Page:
How to make sense of the street addresses and grid in Queens


    Addresses in Queens are notoriously confusing. Bar 43 in Sunnyside, located on 43rd Street at 43rd Avenue just a block off Queens Boulevard, is certainly easy enough to locate (GMAP). But navigating to Sunnyside Gardens Park on 39th Avenue, further north, may deliver you in a state of panic as you find yourself passing 39th Drive and 39th Road along the way (GMAP). How do you make sense of the repetition of street numbers? What is the logic behind it?

    Starting in colonial times, European settlers established thriving farming communities in this region of Long Island, and when Queens – all 113 square miles of it – was incorporated into New York City in 1898, there were 60 self-sufficient towns and villages here. Many of these had streets bearing the same name, which proved to be a hassle for the City’s emergency and postal services, and unification seemed prudent.

    Queens First House


    In 1911, Charles U. Powell, then chief engineer of the Topographical Bureau of Queens, set about to design a street naming and address system, organized in a grid of streets and avenues, which he based on the one used in Philadelphia. It was intended to help anyone find a location anywhere throughout the borough simply by referencing its address. Powell worked for 17 years to implement his plan, even employing public relations to win over hearts and minds, but some towns flat out refused to change, which is why there are still so many named streets today.

    Queens Topographical Map


    Here’s how it works. Streets run north-south (think Whitestone to Rockaway), and avenues run west-east (think Long Island City to Queens Village) – exactly opposite of Manhattan’s grid. If additional streets existed or were subsequently built between the main ones, they were called roads and drives, in that order; if there were necessary through-ways between avenues, they were called places and then lanes, in that order. Streets that are curved or otherwise askew from the grid were named crescents, courts or terraces, and significant thoroughfares were named boulevards, such as Queens Boulevard or Northern Boulevard.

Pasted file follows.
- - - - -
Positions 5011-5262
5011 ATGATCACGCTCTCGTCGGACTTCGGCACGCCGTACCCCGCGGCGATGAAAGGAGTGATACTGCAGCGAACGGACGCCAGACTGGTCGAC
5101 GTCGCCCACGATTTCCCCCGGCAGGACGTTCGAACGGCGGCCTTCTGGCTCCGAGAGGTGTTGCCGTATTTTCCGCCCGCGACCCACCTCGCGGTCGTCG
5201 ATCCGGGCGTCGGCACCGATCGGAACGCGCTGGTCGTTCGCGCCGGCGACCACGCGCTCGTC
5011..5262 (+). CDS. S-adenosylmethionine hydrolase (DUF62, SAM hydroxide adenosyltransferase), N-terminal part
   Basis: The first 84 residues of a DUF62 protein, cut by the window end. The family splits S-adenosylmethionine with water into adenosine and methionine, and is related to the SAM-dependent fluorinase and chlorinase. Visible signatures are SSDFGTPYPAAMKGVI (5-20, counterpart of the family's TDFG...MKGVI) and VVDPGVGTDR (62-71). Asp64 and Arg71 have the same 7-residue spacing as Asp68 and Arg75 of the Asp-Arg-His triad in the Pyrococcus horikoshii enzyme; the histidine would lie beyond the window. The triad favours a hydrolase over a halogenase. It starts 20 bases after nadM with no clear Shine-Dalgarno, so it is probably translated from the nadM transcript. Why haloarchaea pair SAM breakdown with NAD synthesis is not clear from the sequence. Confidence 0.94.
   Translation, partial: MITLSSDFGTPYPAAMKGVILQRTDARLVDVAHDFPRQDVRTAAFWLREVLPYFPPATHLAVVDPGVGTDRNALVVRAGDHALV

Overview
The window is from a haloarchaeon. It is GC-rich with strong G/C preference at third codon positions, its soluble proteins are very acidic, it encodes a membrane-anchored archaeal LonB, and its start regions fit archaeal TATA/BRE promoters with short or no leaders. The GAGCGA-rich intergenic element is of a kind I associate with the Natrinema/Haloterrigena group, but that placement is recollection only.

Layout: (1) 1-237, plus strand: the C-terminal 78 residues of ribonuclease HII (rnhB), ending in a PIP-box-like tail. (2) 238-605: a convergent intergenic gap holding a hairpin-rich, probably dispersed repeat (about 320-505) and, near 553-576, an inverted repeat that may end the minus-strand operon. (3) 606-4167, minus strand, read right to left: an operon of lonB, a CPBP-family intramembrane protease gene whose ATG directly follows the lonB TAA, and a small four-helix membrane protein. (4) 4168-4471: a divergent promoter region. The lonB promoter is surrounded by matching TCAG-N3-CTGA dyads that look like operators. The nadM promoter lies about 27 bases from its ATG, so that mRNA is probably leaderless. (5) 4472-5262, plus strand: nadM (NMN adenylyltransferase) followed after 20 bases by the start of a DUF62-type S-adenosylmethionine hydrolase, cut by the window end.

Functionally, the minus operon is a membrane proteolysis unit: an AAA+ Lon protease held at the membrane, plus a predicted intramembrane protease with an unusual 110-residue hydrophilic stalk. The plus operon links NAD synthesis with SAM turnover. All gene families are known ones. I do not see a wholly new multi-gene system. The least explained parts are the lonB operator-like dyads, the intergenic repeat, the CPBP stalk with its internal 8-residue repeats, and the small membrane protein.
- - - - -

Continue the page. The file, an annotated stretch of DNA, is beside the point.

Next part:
The numbering of the streets begins on the western edge of the borough, getting higher as you go east. The Riverview Restaurant, located near the East River, is at 2nd Street (GMAP). Avenues increase in number as they go south. 2nd Avenue is located way up by the Whitestone Bridge. So, if a building is located on a high-numbered street near a high-numbered avenue, it’s somewhere in the southeastern vicinity of Queens.

    That brings us to addresses, which consist of three domains – two numbers hyphenated followed by the street on which the building is located. The number that appears before the hyphen indicates the lower of the cross-streets on a building’s block. The second number indicates where on the block a structure is located, the lowest number starts nearest to that cross-street. For example, The Yoga Room’s Astoria location is at 38-01 35th Avenue, and it’s on 35th Avenue between 38th Street and Steinway Street, in the first building on that block (GMAP).

    There are countless exceptions to these rules, and, just like any other city, streets and avenues can cut off without warning, but remember this: if you’re out there on the road and you’ve gotten off course, hang in there for the next street or avenue – that’s your true grid.


    All images: Anne Shisler-Hughes


    Anne Shisler-Hughes has lived in Forest Hills for 10 years and loves Queens for the great treasures to be found in its diverse neighborhoods.  She covers arts and culture, history and real estate for QueensNYC. You can find more of Anne’s writing on Edible Queens and her blog, The Global Grocery.

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